IT WAS LATE in the day in October 1990. We were traveling south on the Cariboo Highway, heading home from Williams Lake. CBC Radio was playing in the background. I wasn’t listening. I was driving in my usual zombie state with my mind impaled on the horns of my overactive imagination. And then something straight-armed my attention. It sounded like the words, “Jimmy Stillas.”
I jerked back to consciousness and fumbled for the radio. Jimmy Stillas was dead. Linda and I sat and listened in complete shock as the story starkly unfolded. By the time we had reached home, shock had turned into dismay.
Jimmy Stillas (1936-1990) was highly regarded as the Chief of the Ulkatcho First Nation in the hinterland of the West Chilcotin. In October 1990, while out hunting on his grandfather’s trap line, his snow machine went through the ice. It took his hunting partner two days to walk out for help. In the end, Stillas died a tragic death. The RCMP’s alleged delay in initiating a search when Chief Stillas was reported missing was one of the incidents that triggered British Columbia to hold the Cariboo-Chilcotin Justice Inquiry; it reported in 1993 and made extensive recommendations around reforming policing and police/aboriginal relationships in the area.
But this is only the news story. The people’s story is much more profound. Chief Jimmy Stillas touched our lives only obliquely and yet he had a profound effect. When we first arrived in the Cariboo Chilcotin in 1989 to engage in rural mission work, the Ulkatcho nation, which was about four hours west of the closest urban centre of Williams Lake, was engaged in a standoff with the province over the logging of the Beef Trail Creek drainage. Beef Trail Creek was the centre of some important aboriginal trap lines. Logging it would severely endanger the trap lines and subsequently the livelihoods of several families.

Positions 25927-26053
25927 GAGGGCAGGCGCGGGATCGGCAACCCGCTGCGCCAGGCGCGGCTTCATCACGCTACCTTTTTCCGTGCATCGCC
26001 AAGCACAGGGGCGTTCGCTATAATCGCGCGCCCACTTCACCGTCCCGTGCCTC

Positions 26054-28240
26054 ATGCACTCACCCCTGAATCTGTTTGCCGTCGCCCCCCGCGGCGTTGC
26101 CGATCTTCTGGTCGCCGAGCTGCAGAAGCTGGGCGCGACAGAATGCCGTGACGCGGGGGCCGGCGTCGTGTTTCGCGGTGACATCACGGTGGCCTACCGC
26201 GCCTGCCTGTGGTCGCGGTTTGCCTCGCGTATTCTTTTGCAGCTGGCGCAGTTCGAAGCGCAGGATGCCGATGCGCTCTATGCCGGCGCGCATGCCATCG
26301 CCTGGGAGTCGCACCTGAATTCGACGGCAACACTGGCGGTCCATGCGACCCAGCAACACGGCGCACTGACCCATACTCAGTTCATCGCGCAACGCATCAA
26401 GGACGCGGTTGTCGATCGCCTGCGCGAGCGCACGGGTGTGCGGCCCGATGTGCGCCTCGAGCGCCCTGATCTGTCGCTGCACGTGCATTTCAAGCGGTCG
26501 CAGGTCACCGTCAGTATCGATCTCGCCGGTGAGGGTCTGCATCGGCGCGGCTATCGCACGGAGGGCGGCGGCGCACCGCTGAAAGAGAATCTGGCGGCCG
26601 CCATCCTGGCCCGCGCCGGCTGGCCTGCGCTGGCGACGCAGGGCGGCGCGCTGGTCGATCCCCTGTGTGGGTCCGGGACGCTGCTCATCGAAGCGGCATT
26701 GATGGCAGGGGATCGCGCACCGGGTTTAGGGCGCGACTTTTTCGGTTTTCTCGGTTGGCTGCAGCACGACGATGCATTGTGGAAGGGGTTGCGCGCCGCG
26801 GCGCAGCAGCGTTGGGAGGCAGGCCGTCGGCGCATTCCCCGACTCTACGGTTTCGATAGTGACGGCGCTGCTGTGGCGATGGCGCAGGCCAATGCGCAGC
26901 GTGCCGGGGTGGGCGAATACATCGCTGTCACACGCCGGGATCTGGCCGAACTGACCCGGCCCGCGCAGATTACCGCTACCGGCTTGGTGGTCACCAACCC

Before Christ launched us in mission work, I had been a forest technology instructor at a community college. We hadn’t been in the Cariboo Chilcotin very long when I was contacted by the Cariboo Chilcotin Tribal Council to see if I would consider helping out with some teaching as part of my mission work. We had prayed about it and felt led to do so. And so once a month, for about a week at a time, I would drive the mostly gravel road for four and a half hours out to Anahim Lake to teach forestry to a group of young men and women on the Ulkatcho Reserve.
Thus began our mission relationship with the Southern Carrier or Dakelh people that eventually spread to the Kluskus and Nazko First Nations and continues on today. I was deeply impressed with this first encounter, and what impressed me the most was the way this group of young people looked up to Chief Jimmy Stillas. He had begun like any one of them. He had struggled with life, even with alcoholism, and yet he had risen from the ashes like a phoenix to sit at the negotiating table as an equal with the leaders of the province. He was always driven by a genuine concern for his people and not just for himself. I don’t think I met a single young person at the time that did not aspire to emulate him, to live differently. And neither did I meet a single tribal elder who did not respect him. It seems to me, given the reality of the fractious tribal life and politics at the time, this ability to inspire his whole community bordered on the miraculous. Chief Stillas was a genuine inspiration to his people, and continued to be so even long after his death.